The Marina del Rey Strava SUP Throw Down
I love paddling in the ocean just cruising along, finding bumps and looking for dolphins. Sometimes. Most of the time I like to paddle fast. Fast is a relative term for a 50-year-old guy, but I really enjoy the fitness and competitive side of SUP. This could be from my years as a competitive cyclist and runner. Or, that I’m just one of those typical type “A” guys that needs to compete to have fun.
I’m blessed to live in beautiful Santa Monica, California. I can go to Marina del Rey for flat water paddling or ocean paddling right off the beach in Santa Monica. The only downside is there aren’t many fellow SUP racers in the area to train with. I’ve posted on a SUP message board looking for other paddlers to train with but had no takers. Sure, I see plenty of recreational paddlers out in the marina and I even jokingly ask them if the want to “race” when I pass them.
This is not the case with road cycling and running where there are many groups of varying levels that meet for weekly workouts. I know that training with other people, especially faster people, will make you get better. There are some great paddling groups in Dana Point and San Diego which meet for race training and I wish I had the time to join them.
So I figured that if I can’t find anyone to push me I’ll just have to push myself. I record all running, cycling and paddling workouts with my Garmin Forerunner 620 watch and upload the data to Garmin Express for analysis. One of my mountain biking heroes, Ned Overend, wrote a great article about staying competitive as you get older. One of his tips was to push yourself by making “segments” in Garmin’s Strava and work on setting a fast time then improving on it. Strava is a free website and mobile app that allows users to track and share their workouts or “activities”. I signed up for the free version and like many apps, there is a paid “premium” version with advanced features.
My Strava SUP Segment
My solution was to buy another GPS device and mount it to the deck of my board with velcro. This waterproof GPS is a Garmin GPSMAP 78c. I set the 78c’s screen to read max speed, current speed and distance. Being contained by a theoretical hull speed (and my age), my 14’ SUP can only go so fast under human power. The difference from a paddler going slow and fast on a SUP is sometime only 3/4 to 1.5 miles per hour. So for me, it’s really important to get realtime feedback on my current speed. I can then adjust my effort, paddling technique or position on the water to maximize my output.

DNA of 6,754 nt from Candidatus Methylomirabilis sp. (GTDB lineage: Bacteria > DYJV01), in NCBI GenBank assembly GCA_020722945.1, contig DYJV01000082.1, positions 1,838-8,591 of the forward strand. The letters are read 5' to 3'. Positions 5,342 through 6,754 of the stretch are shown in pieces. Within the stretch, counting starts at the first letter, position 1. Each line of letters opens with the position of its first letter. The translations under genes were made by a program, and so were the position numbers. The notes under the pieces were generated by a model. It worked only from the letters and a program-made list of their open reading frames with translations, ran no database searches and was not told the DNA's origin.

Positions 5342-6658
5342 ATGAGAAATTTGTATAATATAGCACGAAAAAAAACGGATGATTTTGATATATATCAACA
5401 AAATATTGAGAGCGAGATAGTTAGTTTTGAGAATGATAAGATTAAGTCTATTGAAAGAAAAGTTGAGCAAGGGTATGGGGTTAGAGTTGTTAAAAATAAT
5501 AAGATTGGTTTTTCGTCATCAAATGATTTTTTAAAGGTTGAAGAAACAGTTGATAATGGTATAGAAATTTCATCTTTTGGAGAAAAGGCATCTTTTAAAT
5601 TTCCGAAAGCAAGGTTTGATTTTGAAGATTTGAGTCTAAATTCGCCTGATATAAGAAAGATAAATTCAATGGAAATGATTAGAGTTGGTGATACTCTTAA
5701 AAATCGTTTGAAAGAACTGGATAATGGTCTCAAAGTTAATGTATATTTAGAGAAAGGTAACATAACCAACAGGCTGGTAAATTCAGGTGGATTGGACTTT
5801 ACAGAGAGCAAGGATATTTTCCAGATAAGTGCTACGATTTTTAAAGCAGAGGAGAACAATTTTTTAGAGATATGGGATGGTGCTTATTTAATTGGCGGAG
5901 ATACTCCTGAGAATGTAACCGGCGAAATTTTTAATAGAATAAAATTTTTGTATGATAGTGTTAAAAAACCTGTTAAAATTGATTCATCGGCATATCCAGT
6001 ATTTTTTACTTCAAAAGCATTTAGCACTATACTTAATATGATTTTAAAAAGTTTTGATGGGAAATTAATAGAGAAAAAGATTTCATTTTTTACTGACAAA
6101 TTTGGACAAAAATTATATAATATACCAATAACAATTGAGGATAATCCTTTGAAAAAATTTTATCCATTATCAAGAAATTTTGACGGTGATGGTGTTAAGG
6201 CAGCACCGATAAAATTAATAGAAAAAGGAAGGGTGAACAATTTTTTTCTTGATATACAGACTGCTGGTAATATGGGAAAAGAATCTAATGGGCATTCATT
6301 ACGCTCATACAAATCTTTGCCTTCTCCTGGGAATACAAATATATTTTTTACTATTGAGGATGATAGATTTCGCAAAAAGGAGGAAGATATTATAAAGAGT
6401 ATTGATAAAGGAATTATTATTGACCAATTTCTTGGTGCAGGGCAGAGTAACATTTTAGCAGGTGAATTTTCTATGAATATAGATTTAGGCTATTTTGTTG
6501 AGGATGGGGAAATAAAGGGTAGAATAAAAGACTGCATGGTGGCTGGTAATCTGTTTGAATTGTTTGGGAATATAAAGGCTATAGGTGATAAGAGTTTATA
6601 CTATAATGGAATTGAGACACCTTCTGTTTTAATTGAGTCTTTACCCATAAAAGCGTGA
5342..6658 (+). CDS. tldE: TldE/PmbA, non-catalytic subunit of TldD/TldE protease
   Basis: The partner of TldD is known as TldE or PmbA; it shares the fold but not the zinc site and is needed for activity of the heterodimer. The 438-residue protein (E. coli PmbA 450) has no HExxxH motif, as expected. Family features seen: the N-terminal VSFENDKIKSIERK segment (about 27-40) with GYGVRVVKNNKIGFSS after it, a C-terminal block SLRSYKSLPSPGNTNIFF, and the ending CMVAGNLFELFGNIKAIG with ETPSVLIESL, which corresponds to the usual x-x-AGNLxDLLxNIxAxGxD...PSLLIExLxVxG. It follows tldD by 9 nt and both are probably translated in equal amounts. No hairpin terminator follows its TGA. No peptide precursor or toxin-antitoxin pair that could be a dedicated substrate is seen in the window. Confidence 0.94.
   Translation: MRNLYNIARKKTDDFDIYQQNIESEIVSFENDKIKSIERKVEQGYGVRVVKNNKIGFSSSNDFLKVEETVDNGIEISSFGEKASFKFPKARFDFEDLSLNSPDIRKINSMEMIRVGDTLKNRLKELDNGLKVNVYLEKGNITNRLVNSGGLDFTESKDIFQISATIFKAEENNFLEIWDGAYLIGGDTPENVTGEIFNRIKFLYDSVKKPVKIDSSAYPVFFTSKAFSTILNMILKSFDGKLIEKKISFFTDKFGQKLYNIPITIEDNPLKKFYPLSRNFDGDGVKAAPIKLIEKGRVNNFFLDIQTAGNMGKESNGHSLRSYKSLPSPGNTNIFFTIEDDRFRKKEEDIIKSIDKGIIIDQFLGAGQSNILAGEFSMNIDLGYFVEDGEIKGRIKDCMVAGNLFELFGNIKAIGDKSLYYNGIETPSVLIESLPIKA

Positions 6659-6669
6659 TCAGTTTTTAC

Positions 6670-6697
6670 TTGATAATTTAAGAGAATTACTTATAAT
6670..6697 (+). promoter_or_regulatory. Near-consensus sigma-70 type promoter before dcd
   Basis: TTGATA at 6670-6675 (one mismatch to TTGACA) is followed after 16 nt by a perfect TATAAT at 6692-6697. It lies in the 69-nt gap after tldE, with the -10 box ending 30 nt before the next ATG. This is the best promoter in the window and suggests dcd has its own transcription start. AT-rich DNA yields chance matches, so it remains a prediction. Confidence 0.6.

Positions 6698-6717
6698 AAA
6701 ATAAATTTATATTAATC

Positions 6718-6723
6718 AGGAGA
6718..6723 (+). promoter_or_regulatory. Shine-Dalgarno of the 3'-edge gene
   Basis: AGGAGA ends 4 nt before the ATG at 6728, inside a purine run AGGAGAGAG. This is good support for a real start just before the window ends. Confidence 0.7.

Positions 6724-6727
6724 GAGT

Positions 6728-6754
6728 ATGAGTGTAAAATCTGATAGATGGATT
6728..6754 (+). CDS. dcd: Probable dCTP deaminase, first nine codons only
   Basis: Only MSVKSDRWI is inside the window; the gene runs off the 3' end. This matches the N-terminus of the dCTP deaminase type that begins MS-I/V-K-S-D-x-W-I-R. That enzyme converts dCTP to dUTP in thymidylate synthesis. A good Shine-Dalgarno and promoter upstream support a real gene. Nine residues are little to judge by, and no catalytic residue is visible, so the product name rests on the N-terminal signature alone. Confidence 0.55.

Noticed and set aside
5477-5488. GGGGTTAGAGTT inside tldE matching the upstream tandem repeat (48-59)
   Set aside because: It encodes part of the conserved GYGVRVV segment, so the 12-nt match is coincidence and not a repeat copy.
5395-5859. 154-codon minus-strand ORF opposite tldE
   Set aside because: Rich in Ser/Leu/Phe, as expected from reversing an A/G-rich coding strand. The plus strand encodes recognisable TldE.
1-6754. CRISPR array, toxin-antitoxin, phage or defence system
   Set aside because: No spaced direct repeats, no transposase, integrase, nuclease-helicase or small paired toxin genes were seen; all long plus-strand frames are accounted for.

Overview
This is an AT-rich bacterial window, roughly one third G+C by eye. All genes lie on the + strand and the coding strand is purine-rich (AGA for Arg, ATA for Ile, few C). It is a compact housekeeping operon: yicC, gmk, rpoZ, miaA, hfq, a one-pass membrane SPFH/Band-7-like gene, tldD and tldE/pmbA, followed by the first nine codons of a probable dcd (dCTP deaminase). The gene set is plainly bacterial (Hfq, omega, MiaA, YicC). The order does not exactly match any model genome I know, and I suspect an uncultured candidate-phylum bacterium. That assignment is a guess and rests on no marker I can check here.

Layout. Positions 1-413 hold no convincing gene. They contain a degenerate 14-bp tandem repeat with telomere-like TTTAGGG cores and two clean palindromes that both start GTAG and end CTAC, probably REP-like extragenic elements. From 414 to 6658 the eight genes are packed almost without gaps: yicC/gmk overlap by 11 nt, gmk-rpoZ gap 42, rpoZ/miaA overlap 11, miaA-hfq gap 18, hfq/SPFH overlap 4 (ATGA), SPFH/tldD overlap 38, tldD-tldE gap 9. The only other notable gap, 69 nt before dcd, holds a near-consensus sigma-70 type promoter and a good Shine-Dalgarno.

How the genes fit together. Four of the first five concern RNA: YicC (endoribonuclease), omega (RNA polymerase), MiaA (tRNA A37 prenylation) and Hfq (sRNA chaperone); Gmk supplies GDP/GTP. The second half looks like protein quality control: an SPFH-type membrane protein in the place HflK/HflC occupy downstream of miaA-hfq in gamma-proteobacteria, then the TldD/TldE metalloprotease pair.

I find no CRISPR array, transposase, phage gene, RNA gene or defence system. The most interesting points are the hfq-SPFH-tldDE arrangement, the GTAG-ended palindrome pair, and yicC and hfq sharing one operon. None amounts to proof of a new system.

Starting Off Right
Now I needed to find my ideal Strava SUP segment that I could attempt repeatedly in somewhat controlled conditions. I decided that the 2.1 miles from Marina del Rey’s Mother’s Beach to the harbor entrance would be a perfect route. There are the usual variables like wind direction or power boat traffic, but it’s typically calm in the mornings. The next day I drove to Marina del Rey with renewed purpose. It’s like a race day but I’m the only competitor. Slowly drifting up to my “starting line” between 2 buoys I push the start button on my Garmin 620 and begin to paddle like a madman.
Photo: Mark Stevens
I’m trying to imagine that this is a start of a race and there are 80 paddlers on the line all vying to get out front and establish a good position. As a newer SUP racer this is where I sometimes struggle. After 45 seconds of hard effort I back off to my tempo pace and settle in for the next 20 minutes of pain. The good thing is that I don’t have to deal with competitor chop sending me off in all directions, but the bad thing is there is no one that I can draft. So I just imagine that I’m leading the race and everyone is drafting off me and get on with it.
Inevitably I’ll come huffing past a kayaker or another paddler on a SUP. I’m usually pretty friendly on the water but I tend to become super focused and zone out when I’m putting in a big effort. My wife calls this my “Hostile Running Face”. Knowing that I must look pretty crazy to these other paddlers I make an effort to look up and say “hi” but it usually comes out like “haaaah”. This probably makes it even worse.
At the 1.5 mile mark I can see the giant American flag that flies over the breakwater at the harbor entrance. This is my cue to shift into a higher gear and charge for the finish line. I don’t need to stop my Garmin because it’s been recording this entire time and it will record my time as I complete the segment. The ocean swells can be pretty big right at the harbor entrance and I’ll sometime just fall off my board because I’m so cooked and my legs are wobbly.
After a quick recovery I’ll go for another three miles at an easy pace and maybe do a finish sprint back at Mother’s Beach. Once at home I’ll upload my activity to the Strava website. Strava will recognize I did the segment, show my time and highlight if it was a personal best. There is also a segment leader board and I was surprised to see some other paddlers doing my segment.
While it’s not nearly as good as training with other paddlers, doing interval or tempo training with Strava can be a useful tool. If you are in the same boat (or board) as me and don’t live by a community of SUP racers, try creating a Strava segment in your area. If you do live in the LA area, I challenge all SUP racers to come down to Marina del Rey and try my 2.1 mile Strava SUP segment. It’s labeled “MDR SUP Mother’s Beach to Harbor Entrance”. Here is the link: www.strava.com/segments/11177271 .
See you out on the water.